As the final days of campaigning wind down in Iowa, Rick Perry is betting that an Arizona politician who’s currently the target of civil and criminal investigations will be one of his last hopes to win over caucus goers.The Texas governor brought Sheriff Joe Arpaio on the road in Iowa with him on Tuesday for two days of campaigning before next week’s caucuses. Trailing deep in polls, Perry is hoping the Arizona sheriff’s reputation for being tough on immigration and doing battle with the Obama administration will help him win over skeptical GOP voters.
The embrace of Arpaio, however, comes at an odd time. The sheriff has seen some of the most withering criticism of his career in recent weeks as news spread that his office botched the investigations of more than 400 sex crimes in their jurisdiction. Arpaio also remains the target of a criminal investigation by the FBI, examining whether he used his law enforcement powers to settle political scores. And most recently, on Dec. 15, the Justice Department accused the sheriff of running an agency that routinely violates the constitutional rights of Latinos.
Since picking up the sheriff’s endorsement last month, Perry has not talked publicly about the FBI’s criminal investigation or the botched sex crimes. His campaign sidestepped a question about those issues on Tuesday, instead repeating the governor’s respect for the sheriff and dismay in the Justice Department’s recent civil rights allegations.
“The Justice Department’s action smacks of politics, as do so many of the Obama Administration’s misguided actions and excuses,” campaign spokesman Ray Sullivan wrote in an email to TPM. “Governor Perry knows Sheriff Arpaio as a dedicated law enforcement professional fighting to keep his neighbors safe in the wake of federal failures to secure the border and deal with border crime.”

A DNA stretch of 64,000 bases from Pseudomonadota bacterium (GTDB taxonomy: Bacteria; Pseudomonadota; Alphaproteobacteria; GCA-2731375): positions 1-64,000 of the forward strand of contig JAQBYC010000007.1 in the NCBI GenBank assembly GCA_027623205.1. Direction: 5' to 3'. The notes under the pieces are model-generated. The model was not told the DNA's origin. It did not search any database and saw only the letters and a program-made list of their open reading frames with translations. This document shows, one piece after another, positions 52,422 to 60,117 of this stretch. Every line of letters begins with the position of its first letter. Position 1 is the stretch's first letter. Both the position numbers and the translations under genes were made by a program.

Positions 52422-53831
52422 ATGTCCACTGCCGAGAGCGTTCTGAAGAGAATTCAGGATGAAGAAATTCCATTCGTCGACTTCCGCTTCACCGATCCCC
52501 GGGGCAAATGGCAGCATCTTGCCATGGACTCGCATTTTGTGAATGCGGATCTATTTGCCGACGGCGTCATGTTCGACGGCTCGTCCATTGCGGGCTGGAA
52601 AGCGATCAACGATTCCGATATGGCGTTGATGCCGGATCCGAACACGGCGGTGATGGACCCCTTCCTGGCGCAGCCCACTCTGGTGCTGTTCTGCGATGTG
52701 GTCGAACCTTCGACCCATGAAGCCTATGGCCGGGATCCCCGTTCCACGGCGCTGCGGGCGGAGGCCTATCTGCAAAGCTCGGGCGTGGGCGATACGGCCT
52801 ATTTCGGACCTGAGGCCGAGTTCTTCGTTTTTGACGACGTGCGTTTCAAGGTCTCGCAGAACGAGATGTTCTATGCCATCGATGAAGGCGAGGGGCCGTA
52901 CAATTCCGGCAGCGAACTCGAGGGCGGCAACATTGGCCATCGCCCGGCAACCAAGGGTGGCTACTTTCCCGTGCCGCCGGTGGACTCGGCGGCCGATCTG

Arpaio’s chief political strategist, Chad Willems, said the sheriff was glad to continue supporting Perry. He said the sheriff disagrees with part of Perry’s stance on immigration, including his support of educating illegal immigrant children, but likes his message overall.
“He likes his straight talk,” said Willems, who is running the sheriff’s 2012 bid for a sixth term in office. “He just thinks he’d make a great president.”
Arpaio’s trip to Iowa also comes a week after a Latino military veteran died following an altercation with officers in one of his jails. Two law enforcement agencies are now investigating the death, which the sheriff’s critics said is more proof of discrimination against Latinos.
Willems said the sheriff isn’t worried problems like these would weigh on the Perry campaign. Asked whether it was appropriate for Arpaio to leave town in the midst of the investigation into the military veteran’s death, Willems said the sheriff was fulfilling a commitment to the governor.
“He’s a phone call away,” Willems said. “I think that Arpaio’s detractors are going to harp on just every little thing he ever does and they’re going to want to put him under a microscope.”
“That’s politics,” he added.
The thing that brought the most heat down on Arpaio in recent weeks was the federal civil rights investigation, which began more than three years ago under the administration of George W. Bush, the last Texas governor to become president. The Justice Department gave Arpaio a Jan. 4 deadline to agree to make specific changes to his agency or else he’ll be slapped with a lawsuit and possible federal takeover of his office.
Simmering below the surface of all this is the ongoing criminal investigation by the FBI, which became public in January 2010 after Maricopa County officials said they had testified before a federal grand jury in Phoenix.
The focus of the grand jury’s questions, those officials said at the time, were the allegations that the sheriff was abusing his power. At one point, the sheriff said he was investigating at least 14 officials in county government, many of whom had criticized him publicly or made decisions with which he disagreed. Despite that, the grand jury has not yet returned any charges against him.
Evan McMorris-Santoro contributed to this report.
Nick Martin is an associate editor at TPM in New York City. He came to the site in 2011 as a reporter for TPMMuckraker. Previously, he worked in Arizona, first as a staff reporter for a local newspaper and later as a freelance journalist. He also ran the news blog Heat City. Contact him at email@example.com